It's probable that no one had ever heard the word "ecdysiast" until Gypsy Rose Lee looked it up. To the world at large, self-proclaimed ecdysiast Lee was a striptease artist -- indeed, the most celebrated of that sorority. Lee's early life (fancifully recounted in her autobiography, which served as the source of the play and film Gypsy) consisted of touring the provinces in a vaudeville act managed by her mother. The star attractions of "Madame Rose's Dancing Daughters" were little Rose Louise Hovick and her younger sister June.
When June struck out on her own as June Havoc, Rose Louise reinvented herself as "intellectual stripper" Gypsy Rose Lee, star of Minsky's Burlesque. When Mayor LaGuardia closed all the burlesque houses in New York in 1937, Lee went to Hollywood, where she was billed in her first films as Louise Hovick so as not to arouse the ire of the blue-noses. From 1943 on, her onscreen billing was Gypsy Rose Lee: while she seldom exhibited more than a trim ankle in these later film appearances, she was a welcome comedy-relief presence in such films as Belle of the Yukon (1944) and Screaming Mimi (1958). Lee penned the mystery novel The G-String Murders and the stage play The Naked Genius; these were adapted to film as, respectively, Lady of Burlesque (1943) and Doll Face (1945).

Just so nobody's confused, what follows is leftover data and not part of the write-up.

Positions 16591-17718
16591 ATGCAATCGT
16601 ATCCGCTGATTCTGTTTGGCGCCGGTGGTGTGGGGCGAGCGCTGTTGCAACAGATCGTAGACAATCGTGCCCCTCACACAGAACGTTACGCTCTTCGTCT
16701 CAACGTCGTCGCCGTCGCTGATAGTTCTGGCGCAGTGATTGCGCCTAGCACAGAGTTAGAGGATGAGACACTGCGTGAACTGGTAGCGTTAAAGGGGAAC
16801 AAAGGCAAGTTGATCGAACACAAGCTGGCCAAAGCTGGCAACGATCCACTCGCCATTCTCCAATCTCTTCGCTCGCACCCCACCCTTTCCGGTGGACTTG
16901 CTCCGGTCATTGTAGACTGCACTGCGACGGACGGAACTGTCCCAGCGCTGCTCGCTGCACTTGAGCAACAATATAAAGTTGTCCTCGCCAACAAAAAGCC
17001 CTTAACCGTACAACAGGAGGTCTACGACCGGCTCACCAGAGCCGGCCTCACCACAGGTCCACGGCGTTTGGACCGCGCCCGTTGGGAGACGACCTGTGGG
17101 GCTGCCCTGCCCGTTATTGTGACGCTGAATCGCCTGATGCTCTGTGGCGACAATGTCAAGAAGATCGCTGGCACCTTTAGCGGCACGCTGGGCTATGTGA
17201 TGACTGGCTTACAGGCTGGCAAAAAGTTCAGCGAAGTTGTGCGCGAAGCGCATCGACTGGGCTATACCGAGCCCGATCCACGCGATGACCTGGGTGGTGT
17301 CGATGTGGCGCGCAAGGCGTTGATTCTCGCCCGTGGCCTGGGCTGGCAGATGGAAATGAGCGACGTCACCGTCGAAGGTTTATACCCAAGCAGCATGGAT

In the 1950s and 1960s, the witty, self-mocking Lee was a frequent TV guest star, and on at least two occasions hosted her own talk show. Long after Gypsy Rose Lee's death, film director Otto Preminger revealed that Lee had borne one of his children.